We had dinner early in May at a friend and colleague’s house to acknowledge my husband’s decision to step away from his tenure-track job.
I went to a co-PI meeting in Washington DC for a grant we are hoping to get in mid-May – learned a lot, networked, and got all jazzed up to get the grant. Unfortunately, at the end of August, we’re still waiting to hear. We have made progress in the meantime, however – we have some research protocols fleshed out, are in the process of getting our IRB protocols approved, and set some patterns in place. But I would be lying to you if I said I wasn’t anxious about this.
In mid-June, I went to both the Inclusive Science Conference (presented 2 papers, liveblogged it too) and the National Women’s Studies Association National Conference (helped facilitate one session, delay-blogged it). I got to hang with a grad school friend, learned how to play Guitar Hero (but only the Police song, I don’t know the rest, I’m such a square), ate some pretty good Korean food, met some great people, and started a new blog on Feminist Science and Technology studies(official launch still to come).
After I sent in a paper to a journal for review, my husband and I flew to England and took the Chunnel to Paris, where we spent 4 lovely but exhausting days wandering around taking in as much French culture (and French baking) as we could. My French wasn’t as bad as I was worried it could be, we reconnected with family friends, and my husband got to taste real French croissants. I posted about it here.
We took the TGV to Zurich, and then the train to Davos for some phenomenal hiking and the Research in Engineering Education Symposium. My husband hiked all over the Alps, it seemed like, and while I participated in all the REES sessions (including my paper, doc here), I got my share of hiking in too. A post or two about the wandering and the conference for your perusal, and a slideshow of the REES group hike up the Sertig Valley. The REES Flickr pool is here.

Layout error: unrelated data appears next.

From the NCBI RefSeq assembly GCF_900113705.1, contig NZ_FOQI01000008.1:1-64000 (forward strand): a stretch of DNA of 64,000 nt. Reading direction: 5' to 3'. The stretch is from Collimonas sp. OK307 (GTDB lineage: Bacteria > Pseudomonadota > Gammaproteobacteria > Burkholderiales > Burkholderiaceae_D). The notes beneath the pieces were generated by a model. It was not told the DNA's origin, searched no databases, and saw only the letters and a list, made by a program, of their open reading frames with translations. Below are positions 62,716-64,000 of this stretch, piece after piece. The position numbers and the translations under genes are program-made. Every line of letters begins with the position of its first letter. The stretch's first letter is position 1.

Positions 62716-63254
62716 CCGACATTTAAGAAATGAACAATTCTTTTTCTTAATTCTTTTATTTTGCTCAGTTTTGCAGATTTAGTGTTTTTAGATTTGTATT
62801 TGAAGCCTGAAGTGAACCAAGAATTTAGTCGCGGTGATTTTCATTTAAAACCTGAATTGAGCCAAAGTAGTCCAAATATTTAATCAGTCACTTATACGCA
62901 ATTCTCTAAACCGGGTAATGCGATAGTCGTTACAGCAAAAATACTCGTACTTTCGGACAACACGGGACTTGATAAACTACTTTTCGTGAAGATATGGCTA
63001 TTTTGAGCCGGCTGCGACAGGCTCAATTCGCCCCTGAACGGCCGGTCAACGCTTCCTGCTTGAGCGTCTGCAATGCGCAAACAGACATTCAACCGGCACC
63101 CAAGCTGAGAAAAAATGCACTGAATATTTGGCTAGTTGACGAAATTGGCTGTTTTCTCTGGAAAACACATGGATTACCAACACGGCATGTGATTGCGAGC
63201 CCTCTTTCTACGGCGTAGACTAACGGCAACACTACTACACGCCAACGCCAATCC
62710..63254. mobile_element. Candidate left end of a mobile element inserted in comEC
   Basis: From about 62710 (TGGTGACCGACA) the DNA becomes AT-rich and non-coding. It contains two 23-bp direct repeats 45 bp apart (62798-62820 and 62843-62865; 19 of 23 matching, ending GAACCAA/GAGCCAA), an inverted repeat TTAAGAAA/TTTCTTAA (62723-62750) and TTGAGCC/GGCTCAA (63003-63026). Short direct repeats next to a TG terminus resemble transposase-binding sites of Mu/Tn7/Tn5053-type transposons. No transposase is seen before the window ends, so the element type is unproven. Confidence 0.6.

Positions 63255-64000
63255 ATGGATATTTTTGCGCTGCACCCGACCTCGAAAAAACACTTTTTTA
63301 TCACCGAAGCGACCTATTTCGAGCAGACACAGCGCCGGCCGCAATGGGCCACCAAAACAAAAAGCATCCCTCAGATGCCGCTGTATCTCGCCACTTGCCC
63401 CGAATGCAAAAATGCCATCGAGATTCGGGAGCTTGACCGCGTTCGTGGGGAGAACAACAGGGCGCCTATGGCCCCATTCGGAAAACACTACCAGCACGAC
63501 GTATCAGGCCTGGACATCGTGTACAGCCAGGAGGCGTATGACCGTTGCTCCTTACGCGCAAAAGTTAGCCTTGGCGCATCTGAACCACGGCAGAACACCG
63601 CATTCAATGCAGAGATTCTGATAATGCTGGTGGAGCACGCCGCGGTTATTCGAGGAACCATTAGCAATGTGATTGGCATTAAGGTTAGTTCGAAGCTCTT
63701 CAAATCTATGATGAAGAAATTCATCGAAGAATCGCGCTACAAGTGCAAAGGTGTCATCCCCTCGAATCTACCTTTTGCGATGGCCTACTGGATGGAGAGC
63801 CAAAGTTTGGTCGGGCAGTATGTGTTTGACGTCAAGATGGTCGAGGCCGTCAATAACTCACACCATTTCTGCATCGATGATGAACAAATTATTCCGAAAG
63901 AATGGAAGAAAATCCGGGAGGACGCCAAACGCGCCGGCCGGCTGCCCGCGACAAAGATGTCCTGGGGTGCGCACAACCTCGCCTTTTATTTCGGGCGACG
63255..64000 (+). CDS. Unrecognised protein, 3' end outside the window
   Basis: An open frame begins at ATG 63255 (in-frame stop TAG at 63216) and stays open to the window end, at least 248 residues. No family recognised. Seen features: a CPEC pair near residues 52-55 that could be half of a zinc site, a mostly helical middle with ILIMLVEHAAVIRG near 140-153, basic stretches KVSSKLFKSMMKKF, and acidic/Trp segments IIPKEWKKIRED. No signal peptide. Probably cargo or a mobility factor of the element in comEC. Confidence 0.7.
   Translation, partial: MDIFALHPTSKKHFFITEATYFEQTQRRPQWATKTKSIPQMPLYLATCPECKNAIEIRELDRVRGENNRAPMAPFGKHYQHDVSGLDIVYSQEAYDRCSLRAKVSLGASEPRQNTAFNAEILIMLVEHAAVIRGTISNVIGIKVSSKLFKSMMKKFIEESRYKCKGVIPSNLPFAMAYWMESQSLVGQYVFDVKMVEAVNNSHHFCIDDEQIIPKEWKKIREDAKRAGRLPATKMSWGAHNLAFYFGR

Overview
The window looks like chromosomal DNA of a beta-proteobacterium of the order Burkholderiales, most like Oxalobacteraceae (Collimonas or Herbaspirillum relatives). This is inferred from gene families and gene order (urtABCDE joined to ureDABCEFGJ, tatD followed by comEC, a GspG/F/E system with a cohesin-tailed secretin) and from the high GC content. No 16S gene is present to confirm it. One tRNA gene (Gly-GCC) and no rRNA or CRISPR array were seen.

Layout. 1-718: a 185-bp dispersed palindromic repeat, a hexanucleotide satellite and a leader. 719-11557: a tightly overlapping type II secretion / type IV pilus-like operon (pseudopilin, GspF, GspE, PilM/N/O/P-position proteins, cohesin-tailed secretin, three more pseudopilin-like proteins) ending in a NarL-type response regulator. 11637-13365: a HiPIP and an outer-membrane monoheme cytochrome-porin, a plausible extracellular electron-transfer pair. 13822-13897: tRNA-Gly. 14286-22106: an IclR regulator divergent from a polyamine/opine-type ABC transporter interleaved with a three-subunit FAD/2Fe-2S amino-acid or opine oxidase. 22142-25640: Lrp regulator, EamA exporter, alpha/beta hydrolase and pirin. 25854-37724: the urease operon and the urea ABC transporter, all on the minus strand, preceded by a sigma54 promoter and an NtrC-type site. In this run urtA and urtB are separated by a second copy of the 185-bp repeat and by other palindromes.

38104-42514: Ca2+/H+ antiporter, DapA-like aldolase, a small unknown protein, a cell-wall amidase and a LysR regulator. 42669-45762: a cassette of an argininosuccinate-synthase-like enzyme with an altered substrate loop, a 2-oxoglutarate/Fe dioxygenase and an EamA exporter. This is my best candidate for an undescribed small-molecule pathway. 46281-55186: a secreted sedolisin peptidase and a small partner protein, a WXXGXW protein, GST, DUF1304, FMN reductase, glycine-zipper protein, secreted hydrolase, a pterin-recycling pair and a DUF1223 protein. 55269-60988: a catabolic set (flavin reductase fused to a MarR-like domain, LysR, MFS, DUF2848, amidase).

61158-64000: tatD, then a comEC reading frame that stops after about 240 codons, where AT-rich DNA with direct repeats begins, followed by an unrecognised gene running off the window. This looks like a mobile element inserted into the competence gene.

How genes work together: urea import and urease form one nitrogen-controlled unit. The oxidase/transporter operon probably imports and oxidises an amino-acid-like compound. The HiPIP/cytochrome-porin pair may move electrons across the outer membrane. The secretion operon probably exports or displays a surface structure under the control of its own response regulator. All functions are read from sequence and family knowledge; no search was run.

From Switzerland, we headed back to England through Paris, and visited London, Cambridge and Oxford. We saw family, some of whom I haven’t seen in 15 years, and who my husband had never met. We saw friends who I haven’t seen since they got married and before they had kids. We wandered my old Cambridge haunts from when I lived there in 10th grade. We relaxed with my aunt, bought curtain fabric in the July sale at John Lewis’ (score!), and accepted an offer on our house in Illinois. And then we headed home again.
At the end of July and beginning of August, we packed up our house in Illinois, including making those last-minute repairs, fixing the radon in the basement, finishing the paint stripping, and so on.
Meanwhile, back in Indiana, I’m working with graduate students, trying to shuffle work on the grant along, eating my CSA share, lamenting the state of my neglected backyard, and making space for all the stuff from Illinois to move into. Oh, and dog-sitting.
Mid August found us actually moving from Illinois to Indiana, and closing on the house in Illinois. Halving our carbon footprint happened on August 14, leaving behind the two-body problem and the dual career commuting life will happen September 2. W00T!
At the end of August, we had a barbeque welcoming new graduate students to the department. This was the culmination of a collaborative effort amongst students, staff and faculty that I chaired over the summer to try to set up better ways to introduce our new students to the department, and to get them well situated for the semester.
I had hoped to get another paper revised and back in for review. I have one that was revised that is still in its (second) review. I had hoped to draft another paper that I’m avoiding writing because it’s too important and I’m scared to take a stab at it (hence this ATNFM effort). Another research project didn’t get as far along as I had hoped this summer. But on the other hand, I spent some good time with family I hadn’t seen in ages, did some good hiking, and did advance on several work fronts.
I gotta say, though, the thing I am most thrilled of from on my summer vacation is my husband getting a good job in the same town as I. This is going to immeasurably improve my second year, and hopefully his life too. 🙂 The specific travel or research or whatever conferences I’ve gone with or whatever will pass by the wayside. This will be remembered as the summer when we started living together, finally. And that’s not a bad memory to represent a whole summer.